Melorich Australian Multigenerational Labradoodles

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It is very important that your Australian Labradoodle be professionally groomed every 4-6 weeks.  The longer the coat the more often grooming is needed.  No one likes a dirty, matted, labradoodle.  It is uncomfortable for your labradoodle and worse on the groomer.   If your Labradoodle is not groomed regularly, it can become hard to work with.   Having your labradoodle professionally groomed does not mean that you do not need to brush daily!   Because our Labradoodles DO NOT SHED,  their undercoats will mat quickly.  it is the daily brushing that removed the dead undercoat thus effectively shedding the coat.  Your pup, if started young, will learn to love brushing and grooming if a gentle hand is used.   They tend to show off when well groomed.  We start grooming our  Labradoodles at 8 to 12 weeks, please try to keep it up. Here is what one of the breeds founders has to say on the subject:

All dogs go through a coat change from their puppy coat to their adult coat.   This change occurs at different ages from breed to breed and amongst individuals within a breed.    Ordinary dogs, which shed, lose a lot of their puppy coat by themselves, (usually all over your clothes and furniture!)  and unless there is a long period of neglect, do not mat.  Regular brushing  keeps this under control.


On the other hand, dogs which do not shed, have no way of ridding themselves of their puppy coat, to allow the adult coat to grow through.  This means that if the puppy coat is not stripped out with vigorous brushing using a good slicker brush,  Melorich's Brush sets plus  thinning scissors, or razor comb, it will tangle with the new adult coat coming through from the follicle and this is what produces the matting.


The most common mistake made when grooming is to brush over the top but not get in underneath and close to the skin.  It can be quite a shock to discover that although your dog looks beautiful 'on top'  underneath there is a whole nest of matting  you haven't seen.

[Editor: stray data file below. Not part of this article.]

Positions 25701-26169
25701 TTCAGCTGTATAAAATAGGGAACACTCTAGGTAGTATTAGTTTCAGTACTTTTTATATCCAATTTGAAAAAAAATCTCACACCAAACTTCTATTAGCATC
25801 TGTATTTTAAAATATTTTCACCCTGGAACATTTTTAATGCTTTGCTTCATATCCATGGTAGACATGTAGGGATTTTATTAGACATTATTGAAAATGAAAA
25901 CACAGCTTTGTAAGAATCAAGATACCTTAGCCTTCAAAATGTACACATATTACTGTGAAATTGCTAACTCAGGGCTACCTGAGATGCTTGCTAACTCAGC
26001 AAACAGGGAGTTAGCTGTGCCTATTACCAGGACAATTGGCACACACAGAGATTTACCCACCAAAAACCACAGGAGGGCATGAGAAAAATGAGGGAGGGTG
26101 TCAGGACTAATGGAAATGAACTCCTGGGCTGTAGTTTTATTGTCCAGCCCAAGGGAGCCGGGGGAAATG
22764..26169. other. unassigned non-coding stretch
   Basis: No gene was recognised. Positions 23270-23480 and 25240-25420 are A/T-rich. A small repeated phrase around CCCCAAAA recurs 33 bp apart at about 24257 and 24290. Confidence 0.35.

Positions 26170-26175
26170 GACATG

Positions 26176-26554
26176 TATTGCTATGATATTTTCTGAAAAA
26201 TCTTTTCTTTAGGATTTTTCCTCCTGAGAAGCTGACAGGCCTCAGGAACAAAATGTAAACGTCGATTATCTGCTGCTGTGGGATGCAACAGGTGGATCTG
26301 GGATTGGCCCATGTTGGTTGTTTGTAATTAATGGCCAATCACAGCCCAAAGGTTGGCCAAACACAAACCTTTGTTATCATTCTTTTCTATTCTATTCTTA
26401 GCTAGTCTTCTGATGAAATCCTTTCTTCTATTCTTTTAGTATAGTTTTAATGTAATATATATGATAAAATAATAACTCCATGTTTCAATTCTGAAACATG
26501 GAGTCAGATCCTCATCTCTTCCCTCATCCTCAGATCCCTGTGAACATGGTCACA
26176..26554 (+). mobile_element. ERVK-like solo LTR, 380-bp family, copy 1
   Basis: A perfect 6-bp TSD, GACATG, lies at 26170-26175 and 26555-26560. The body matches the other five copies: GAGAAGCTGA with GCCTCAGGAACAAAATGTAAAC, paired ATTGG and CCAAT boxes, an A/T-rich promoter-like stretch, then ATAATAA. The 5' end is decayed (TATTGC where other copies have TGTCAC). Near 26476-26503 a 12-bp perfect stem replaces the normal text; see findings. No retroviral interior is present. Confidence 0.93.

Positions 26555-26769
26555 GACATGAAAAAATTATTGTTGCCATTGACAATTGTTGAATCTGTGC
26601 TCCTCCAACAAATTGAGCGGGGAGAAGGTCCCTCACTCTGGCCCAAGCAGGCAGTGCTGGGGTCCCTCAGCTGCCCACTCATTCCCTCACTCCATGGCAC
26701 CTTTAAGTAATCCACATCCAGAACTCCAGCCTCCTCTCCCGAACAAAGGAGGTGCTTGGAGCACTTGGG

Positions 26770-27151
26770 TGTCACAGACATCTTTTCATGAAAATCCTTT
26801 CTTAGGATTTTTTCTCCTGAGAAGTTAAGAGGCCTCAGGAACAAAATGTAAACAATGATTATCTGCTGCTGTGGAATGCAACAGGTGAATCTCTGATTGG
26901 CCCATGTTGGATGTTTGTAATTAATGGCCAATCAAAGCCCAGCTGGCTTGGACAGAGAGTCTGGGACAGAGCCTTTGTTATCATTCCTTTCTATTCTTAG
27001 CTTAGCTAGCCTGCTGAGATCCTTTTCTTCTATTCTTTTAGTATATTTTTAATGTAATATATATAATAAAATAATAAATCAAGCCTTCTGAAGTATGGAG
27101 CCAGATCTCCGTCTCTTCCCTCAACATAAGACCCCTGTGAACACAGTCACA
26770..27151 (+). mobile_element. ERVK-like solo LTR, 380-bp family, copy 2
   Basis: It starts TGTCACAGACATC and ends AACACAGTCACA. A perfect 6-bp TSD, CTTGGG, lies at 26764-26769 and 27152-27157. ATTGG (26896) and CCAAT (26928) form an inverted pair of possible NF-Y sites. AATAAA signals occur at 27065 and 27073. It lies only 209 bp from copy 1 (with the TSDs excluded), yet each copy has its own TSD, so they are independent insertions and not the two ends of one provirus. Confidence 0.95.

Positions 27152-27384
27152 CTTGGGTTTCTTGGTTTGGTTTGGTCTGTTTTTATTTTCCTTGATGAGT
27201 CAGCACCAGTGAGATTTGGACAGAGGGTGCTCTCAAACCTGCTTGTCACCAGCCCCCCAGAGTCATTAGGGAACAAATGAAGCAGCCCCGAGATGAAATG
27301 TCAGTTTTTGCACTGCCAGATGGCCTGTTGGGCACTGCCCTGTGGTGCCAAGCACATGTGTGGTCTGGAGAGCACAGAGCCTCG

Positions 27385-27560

Below are some photos which show how the coat looks when it has been thoroughly brushed.  Although it 'poofs' up and looks very fluffy, a light spraying with water will settle it right back down into its tendrils.    If you brush thoroughly first you will save the groomer a lot of time and yourself a lot of money.  Your Doodle is also more likely to come back looking beautiful instead of shaved like a rabbit!  Most busy groomers take the quicker way out and go for the clippers when it is may not always be necessary if you've done your own homework first.  Always brush 'layer by layer'  don't just skim over the top with the brush.

Clipping Tip:  If the coat is already matted, use a size 15 blade which will slide in underneath the mats.  The coat may look quite short for awhile but will soon grow back some length and look like a soft wooly lamb.  If there are no mats, then groom thoroughly with a slicker brush and if there are no knots left, use a size 5 or a size 7 blade which will leave a soft fluffy coat with a little more length.

Short coated dogs are brushed effectively by running the brush over the top of the coat.  But long coated dogs need to have their coats brushed layer - by - individual layer.  Mats begin at the skin, so even if the ends of the coat are brushed, this will not prevent mats from happening unless the underneath is brushed as well.  Brush against the lay of the coat first and then layer by layer in the direction it grows.  It's really very easy once you see how!   Many owners are shocked when they part the coat to discover a lacework of mats which they think have appeared overnight.  They have actually been forming for quite some time, hidden away close to the skin where they can be missed if brushing doesn't open up the coat from the skin outwards.

Shedding coated dogs help the process by getting rid of a lot of their old coat which would otherwise Matt and knot, but non shedding coated dogs need your help by stripping out old or damaged coat, especially during the change from puppy to adult coat which happens any time between ten and fourteen months of age.  How long this change lasts depends on how thoroughly the stripping and grooming is done, more than the frequency with which it is done.


Some Australian Labradoodles have weepy eyes, a poodle trait that almost all poodles have.   The weepy eyes are due to the tear ducts being too small to accommodate the tears the eye produces.  There is a surgery that can correct this, but the cost is prohibitive.  Most people learn to live with it.  Cleaning is required to prevent fur staining and to keep odor down.  Cleaning also prevents eye infections like pink eye - conjunctivitis.  We recommend daily cleaning of the eyes with nonalcoholic free baby wipes, a wet cloth, or pet eye wipes.  there are lots of products out on the market that claim to reduce or eliminate the rust colored stains around the eyes.  I have yet to find one that works.  Many Australian Labradoodle breeders and owners swear that by feeding plain yogurt that these stains are lessened.  Most of the time it is the shaving of the face that removes the stains.  That is until the eye starts to weep again.  it seems to be an endless process.